Money stuff, Road trip guide

Budgeting on the road: How to save money on your road trip

When we told friends about our road trip, a typical reaction was, “Wow, how are you going to afford that?”

Well – first read our post Saving Money For a Long Adventure – where Anna talks about how she saved money for the trip.

I won’t lie; this isn’t the cheapest trip you’ll ever do. If you want to really do budget travelling, have a look at Ukraine or the Philippines, or somewhere else where your money will go far. The USA is not that cheap – and now, thanks to Brexit, the pound is weaker than ever, meaning that our money didn’t go as far as it would have a few years ago.

Still, travelling doesn’t have to be the most expensive thing ever. So, here’s how we were able to save money along the way!

  1. Rent your car through a Europe-centred company – As we wrote in this post, there are companies specifically aimed at British/European travellers doing road trips in the USA and Canada, and these include all the insurance you need for every state and Canada – we used Netflights. They work out much cheaper than renting directly through a US company. Buying a car might look cheaper on the surface but mean tons of extra dollars thrown into fixing it (not to mention the stress of it breaking down on you in the middle of the desert). Gas/petrol is also pretty cheap in the States – so for the 17,000+ miles we drove over 3 months, the total gas cost came to $1238. Of course, you can also take public transport (although that’s not really a road trip), but flights, trains and buses are pretty expensive in the States.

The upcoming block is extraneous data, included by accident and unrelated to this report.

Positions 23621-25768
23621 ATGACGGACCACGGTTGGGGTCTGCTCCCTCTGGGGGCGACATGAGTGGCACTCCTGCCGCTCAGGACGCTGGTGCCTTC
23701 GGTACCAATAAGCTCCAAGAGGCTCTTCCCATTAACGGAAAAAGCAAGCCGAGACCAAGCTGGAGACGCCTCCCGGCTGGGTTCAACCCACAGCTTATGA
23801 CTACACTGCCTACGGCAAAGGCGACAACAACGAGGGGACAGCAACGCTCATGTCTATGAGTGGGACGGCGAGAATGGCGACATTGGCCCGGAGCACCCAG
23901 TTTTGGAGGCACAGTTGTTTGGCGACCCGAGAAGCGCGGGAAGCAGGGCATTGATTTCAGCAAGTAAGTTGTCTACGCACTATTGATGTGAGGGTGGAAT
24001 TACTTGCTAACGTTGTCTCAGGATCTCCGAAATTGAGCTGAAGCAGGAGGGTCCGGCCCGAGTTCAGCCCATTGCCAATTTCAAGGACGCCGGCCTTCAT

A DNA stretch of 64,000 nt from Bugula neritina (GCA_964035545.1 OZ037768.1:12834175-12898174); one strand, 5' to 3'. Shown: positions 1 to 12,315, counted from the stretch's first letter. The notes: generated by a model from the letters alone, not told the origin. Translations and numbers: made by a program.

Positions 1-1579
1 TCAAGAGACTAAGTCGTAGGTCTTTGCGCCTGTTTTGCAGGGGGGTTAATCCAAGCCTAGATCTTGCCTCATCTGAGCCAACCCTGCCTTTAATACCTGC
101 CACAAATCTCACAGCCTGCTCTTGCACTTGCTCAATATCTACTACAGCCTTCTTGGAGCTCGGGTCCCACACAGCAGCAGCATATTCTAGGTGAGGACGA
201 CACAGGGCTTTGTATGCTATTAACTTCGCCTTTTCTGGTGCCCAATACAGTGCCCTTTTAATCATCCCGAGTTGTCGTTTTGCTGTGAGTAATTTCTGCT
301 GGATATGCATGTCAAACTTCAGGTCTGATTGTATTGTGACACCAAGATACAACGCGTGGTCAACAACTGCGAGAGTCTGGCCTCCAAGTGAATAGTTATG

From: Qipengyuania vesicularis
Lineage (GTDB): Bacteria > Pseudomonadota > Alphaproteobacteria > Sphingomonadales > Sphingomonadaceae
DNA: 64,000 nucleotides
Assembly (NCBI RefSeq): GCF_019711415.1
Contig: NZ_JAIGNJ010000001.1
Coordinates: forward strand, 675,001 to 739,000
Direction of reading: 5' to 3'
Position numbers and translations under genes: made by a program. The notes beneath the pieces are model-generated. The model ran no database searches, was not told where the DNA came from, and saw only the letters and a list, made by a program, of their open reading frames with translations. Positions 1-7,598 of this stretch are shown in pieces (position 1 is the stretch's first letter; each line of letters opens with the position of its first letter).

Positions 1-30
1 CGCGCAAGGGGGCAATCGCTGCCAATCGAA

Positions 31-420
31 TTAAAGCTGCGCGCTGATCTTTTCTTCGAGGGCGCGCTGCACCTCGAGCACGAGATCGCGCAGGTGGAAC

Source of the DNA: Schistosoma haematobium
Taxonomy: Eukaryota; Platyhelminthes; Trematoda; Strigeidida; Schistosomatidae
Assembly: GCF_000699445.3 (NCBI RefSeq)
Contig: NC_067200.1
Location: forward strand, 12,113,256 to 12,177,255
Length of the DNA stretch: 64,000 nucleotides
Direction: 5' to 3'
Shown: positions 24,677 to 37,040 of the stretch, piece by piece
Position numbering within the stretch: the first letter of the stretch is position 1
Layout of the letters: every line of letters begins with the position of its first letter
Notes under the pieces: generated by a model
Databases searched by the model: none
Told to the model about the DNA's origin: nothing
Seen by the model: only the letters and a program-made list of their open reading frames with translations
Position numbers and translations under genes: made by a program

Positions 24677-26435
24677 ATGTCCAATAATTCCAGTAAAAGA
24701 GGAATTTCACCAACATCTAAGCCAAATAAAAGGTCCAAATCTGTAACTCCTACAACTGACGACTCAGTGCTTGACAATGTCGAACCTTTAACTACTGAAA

2. Stay with friends, or Couchsurf! – We actually spent very few nights in motels or Airbnbs, and when we did, we made sure to find the cheapest (or almost cheapest – accounting for location and perceived safety/hygiene of the place) accommodation we could. After living in a variety of cities with international communities, between us we’ve managed to build up a great network of friends in the US and Canada, and part of what made the trip so amazing was being able to stay with them and catch up. We also used Couchsurfing for a few of our nights, and we had some amazing experiences through that!
  3. Camp – we also spent a few nights camping. You can camp in all the National Parks, with prices usually around $20 a night (not bad at all when you divide it between two or more people) – but make sure to book far in advance! Even better – if you don’t mind “wild camping” (e.g. no toilets), you can do this in most parks as long as you go to the Visitor Centre and get a permit; these are sometimes free, or at most very cheap (around $5). There’s also a great site that I haven’t tried called Camp in my Garden, where people rent out their yard space. The initial cost of a tent and sleeping bag might set you back, but we got our sleeping bags from Walmart for about $20 each. Our tent was from REI and it was good quality as we were wary of buying a super cheap tent from Walmart, but there are other options, too – you might find a local Facebook group with people selling second-hand tents, or you might luck out and find that you can borrow one from a friend in the States etc. If you have time, you can also sell it again at the end (e.g. local Facebook groups, sell it to your friend…).
  4. Sleep in your car! – OK, we didn’t do this, but I have read some other road trip accounts where people slept in their cars. Pick a quiet, safe place and maybe research the legality of it first. We didn’t end up doing this, although Daisy was pretty comfortable so I imagine it would have been quite nice.
  5. Make your own food – Especially when camping, our routine was to find a grocery store and buy food for breakfast and either lunch or dinner. Our breakfast was usually bread and peanut butter, but when we stayed with people it was porridge (oatmeal). For dinner, we often made wraps – we bought tortilla wraps, hummus, avocado, a red pepper and cherry tomatoes. Buying one good knife to cut the vegetables is also recommended – and we made sure to keep any plastic cutlery that we were given. You could probably make something even cheaper, but we were trying to stay healthy on the road!